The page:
Statins May Lower Aggression in Men But Raise It in Women
While statins are recognized as an effective treatment for lowering cholesterol and heart disease risk, they also can raise aggression in older women while reducing it in younger men, according to a new study at the University of California, San Diego.
Researchers randomly assigned more than 1,000 men and postmenopausal women to receive either statin therapy (simvastatin or pravastatin), or a placebo for six months. The researchers didn't know which subjects were received the statins and which were given the placebo.
Next, they tracked aggression levels by measuring frequency of hostile acts towards themselves, objects and other people in the week prior to treatment. The scientists also measured other factors associated with aggression, such as testosterone levels and sleep quality.
Their findings, published in the journal PLOS ONE, suggest that compared with those who received the placebo, women treated with statins experienced increased aggression, particularly those age 45 and older who displayed lower levels of aggression at the beginning of the study.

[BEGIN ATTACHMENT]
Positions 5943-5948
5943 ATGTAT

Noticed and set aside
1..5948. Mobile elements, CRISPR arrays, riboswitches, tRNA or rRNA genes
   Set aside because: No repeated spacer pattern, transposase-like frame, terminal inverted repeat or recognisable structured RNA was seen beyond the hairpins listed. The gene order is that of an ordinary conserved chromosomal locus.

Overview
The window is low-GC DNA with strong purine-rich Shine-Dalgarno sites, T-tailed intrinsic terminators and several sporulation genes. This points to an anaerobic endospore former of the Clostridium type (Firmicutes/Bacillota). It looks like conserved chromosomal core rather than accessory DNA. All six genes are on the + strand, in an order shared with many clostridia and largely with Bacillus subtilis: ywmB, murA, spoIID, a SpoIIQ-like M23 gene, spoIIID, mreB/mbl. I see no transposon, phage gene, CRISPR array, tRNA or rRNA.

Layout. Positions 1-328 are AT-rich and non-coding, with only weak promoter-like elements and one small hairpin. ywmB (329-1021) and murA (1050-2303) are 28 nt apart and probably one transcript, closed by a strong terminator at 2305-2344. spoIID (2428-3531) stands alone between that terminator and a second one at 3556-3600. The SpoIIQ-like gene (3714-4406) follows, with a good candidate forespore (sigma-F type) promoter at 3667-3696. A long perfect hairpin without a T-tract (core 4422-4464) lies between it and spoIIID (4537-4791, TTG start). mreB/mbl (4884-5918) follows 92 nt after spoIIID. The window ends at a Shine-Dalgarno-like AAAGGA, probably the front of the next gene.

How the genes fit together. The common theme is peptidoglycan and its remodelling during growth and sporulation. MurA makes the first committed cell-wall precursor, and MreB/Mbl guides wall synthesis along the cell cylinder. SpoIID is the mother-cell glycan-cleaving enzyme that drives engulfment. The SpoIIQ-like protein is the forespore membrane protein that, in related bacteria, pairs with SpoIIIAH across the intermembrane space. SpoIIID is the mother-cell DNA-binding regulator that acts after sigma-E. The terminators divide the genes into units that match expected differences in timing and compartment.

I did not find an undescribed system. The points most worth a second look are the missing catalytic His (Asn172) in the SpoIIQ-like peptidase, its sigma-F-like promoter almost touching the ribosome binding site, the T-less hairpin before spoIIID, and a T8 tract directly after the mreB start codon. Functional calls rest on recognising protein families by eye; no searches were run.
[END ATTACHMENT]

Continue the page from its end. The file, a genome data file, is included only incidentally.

In men, however, the researchers identified no overall increase in aggression among those treated with statins compared with those who received the placebo. In fact, they found an overall reduction in aggression for statin-treated men--particularly younger men who had higher baseline aggression levels.
The team concluded that statins affect people differently, but that they can affect testosterone levels and sleep quality, and that this can influence aggressiveness.